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Fighting peons is the main way to earn money and more importantly pick up school itineraries. These documents let you know where the other banchos will be, important info on your quest to beat all of them up. Kenka Bancho: Badass Rumble takes place over seven days. Since time is limited you have to decide whether to spend a day sightseeing with Manami, a female classmate that adores you, or bancho hunting. The light sim elements encourage a second run because you won’t be able to do everything in one round. Actually, you probably won’t beat up every bancho in your first playthrough. Since you don’t know where the other banchos are its easy to miss one or two in the early days.

 

Planning a bancho beatdown schedule is cumbersome. When you collect an itinerary it’s pinned to a giant map of Japan. You have to click on that prefecture to find out where that specific bancho will be. Not a problem when you have three or four itineraries. But, when you have a dozen of them and you only care about the banchos appearing on the current day the map system is pain. A fix, like highlighting itineraries with active banchos would have solved the problem. I gave up on using the map. A pen and paper chart worked better.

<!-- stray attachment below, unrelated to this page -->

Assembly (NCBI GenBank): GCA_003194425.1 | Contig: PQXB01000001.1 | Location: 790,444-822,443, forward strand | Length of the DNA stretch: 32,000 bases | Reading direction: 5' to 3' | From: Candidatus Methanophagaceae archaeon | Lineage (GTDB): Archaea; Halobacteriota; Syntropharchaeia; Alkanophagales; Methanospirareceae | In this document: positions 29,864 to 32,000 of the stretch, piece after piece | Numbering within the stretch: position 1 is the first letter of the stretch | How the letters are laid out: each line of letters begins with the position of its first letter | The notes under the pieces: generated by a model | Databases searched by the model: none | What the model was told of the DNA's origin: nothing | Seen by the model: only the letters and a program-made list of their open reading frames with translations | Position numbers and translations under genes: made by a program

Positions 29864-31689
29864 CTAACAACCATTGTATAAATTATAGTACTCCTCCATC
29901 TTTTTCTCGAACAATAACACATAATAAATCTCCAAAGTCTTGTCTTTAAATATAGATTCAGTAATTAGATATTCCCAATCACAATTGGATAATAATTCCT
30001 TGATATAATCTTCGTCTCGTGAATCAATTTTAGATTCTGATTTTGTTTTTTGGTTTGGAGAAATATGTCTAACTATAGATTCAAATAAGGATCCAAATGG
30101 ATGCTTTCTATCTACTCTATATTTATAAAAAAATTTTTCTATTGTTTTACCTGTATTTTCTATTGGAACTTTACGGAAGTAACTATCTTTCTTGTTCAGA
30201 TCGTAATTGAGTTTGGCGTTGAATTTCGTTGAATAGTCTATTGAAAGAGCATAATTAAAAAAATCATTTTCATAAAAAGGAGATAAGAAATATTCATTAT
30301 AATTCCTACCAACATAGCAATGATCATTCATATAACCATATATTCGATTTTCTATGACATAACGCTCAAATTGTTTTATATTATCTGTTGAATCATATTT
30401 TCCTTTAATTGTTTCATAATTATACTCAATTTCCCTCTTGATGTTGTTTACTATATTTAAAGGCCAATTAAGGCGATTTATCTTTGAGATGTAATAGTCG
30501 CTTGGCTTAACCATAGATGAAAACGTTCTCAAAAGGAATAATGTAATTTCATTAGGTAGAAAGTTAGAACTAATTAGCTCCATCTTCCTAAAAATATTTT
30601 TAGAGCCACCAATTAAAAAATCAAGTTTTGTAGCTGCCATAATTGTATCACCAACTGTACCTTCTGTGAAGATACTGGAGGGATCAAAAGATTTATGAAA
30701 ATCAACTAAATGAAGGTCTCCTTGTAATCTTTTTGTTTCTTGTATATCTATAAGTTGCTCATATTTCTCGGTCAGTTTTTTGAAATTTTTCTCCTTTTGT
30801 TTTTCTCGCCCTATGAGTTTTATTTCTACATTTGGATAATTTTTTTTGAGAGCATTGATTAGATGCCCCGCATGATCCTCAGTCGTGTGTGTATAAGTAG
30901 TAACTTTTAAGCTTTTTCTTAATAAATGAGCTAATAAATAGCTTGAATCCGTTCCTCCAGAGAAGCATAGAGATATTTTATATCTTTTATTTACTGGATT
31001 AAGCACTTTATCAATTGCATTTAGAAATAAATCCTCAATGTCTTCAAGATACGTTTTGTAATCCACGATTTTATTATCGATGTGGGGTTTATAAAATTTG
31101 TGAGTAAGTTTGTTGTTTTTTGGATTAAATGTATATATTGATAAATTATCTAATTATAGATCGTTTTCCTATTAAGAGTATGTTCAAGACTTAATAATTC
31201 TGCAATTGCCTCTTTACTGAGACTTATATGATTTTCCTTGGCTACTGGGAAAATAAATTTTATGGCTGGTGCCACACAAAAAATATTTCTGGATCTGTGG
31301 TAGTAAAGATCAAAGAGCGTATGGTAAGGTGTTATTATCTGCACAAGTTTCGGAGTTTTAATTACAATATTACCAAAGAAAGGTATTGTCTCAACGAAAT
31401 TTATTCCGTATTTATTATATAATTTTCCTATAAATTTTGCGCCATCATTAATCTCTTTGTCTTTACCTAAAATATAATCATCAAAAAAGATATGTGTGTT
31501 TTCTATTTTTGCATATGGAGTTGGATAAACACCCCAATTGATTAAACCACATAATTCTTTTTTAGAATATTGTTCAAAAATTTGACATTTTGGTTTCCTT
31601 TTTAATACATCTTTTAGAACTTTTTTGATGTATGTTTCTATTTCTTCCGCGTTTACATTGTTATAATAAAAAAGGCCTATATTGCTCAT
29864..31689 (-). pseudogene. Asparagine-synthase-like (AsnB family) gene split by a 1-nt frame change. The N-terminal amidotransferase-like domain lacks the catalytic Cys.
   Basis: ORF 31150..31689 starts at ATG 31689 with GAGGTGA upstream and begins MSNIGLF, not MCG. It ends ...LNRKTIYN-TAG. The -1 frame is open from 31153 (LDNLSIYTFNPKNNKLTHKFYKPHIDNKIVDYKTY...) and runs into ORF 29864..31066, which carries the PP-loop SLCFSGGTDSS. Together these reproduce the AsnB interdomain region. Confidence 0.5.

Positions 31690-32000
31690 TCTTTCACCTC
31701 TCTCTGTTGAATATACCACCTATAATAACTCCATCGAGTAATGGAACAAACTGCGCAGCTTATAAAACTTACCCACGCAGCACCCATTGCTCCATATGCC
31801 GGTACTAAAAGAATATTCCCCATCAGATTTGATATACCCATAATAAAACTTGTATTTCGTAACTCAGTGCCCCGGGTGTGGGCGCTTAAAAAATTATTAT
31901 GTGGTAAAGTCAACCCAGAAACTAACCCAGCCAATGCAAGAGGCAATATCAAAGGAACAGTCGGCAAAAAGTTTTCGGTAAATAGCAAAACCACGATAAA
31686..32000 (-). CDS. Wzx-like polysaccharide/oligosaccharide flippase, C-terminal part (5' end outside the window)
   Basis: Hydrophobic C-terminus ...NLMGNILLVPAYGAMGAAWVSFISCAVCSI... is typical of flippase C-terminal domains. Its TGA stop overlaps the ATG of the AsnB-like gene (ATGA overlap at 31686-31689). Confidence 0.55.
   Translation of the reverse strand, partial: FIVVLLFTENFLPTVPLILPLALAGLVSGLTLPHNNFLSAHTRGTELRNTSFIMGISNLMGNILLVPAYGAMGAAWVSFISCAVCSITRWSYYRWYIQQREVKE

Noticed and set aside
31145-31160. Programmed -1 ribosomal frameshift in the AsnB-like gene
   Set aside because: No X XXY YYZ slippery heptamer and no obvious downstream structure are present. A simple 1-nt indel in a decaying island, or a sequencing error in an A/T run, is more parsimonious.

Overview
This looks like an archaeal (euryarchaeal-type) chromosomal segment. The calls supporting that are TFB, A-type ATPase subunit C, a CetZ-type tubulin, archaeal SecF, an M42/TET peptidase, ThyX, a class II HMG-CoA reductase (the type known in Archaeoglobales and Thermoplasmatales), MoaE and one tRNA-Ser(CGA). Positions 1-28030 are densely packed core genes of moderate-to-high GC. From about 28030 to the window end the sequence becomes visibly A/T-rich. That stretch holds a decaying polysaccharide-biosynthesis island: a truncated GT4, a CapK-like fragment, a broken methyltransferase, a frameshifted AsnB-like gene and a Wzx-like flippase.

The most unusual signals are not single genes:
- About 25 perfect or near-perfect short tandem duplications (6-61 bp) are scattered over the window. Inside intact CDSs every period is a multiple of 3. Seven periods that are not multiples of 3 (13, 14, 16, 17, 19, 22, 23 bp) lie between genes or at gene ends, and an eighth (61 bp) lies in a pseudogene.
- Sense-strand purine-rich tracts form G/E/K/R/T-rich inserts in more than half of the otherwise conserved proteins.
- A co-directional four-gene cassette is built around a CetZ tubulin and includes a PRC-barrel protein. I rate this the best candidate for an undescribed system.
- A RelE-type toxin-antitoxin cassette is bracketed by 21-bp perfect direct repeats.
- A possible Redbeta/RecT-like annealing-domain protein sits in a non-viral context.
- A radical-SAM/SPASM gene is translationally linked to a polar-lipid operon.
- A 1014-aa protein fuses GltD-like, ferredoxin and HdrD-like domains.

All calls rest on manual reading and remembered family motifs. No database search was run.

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Kenka Bancho: Badass Rumble is set in Japan. That’s obvious from the map. Kenka Bancho: Badass Rumble, aside from the voice acting, is totally in English. However, the game liberally uses Japanese slang almost to the point that it feels like it’s in another language. This is going to be a love it or hate it deal. Some readers (probably many Siliconerites) will appreciate the lengths Atlus went to preserve the game’s flavor and yankii subculture roots. On the other hand, this limits Kenka Bancho’s general appeal.

 

“If you’re not a bancho, you’re a candy-ass shabazo!” – an actual quote from the English version.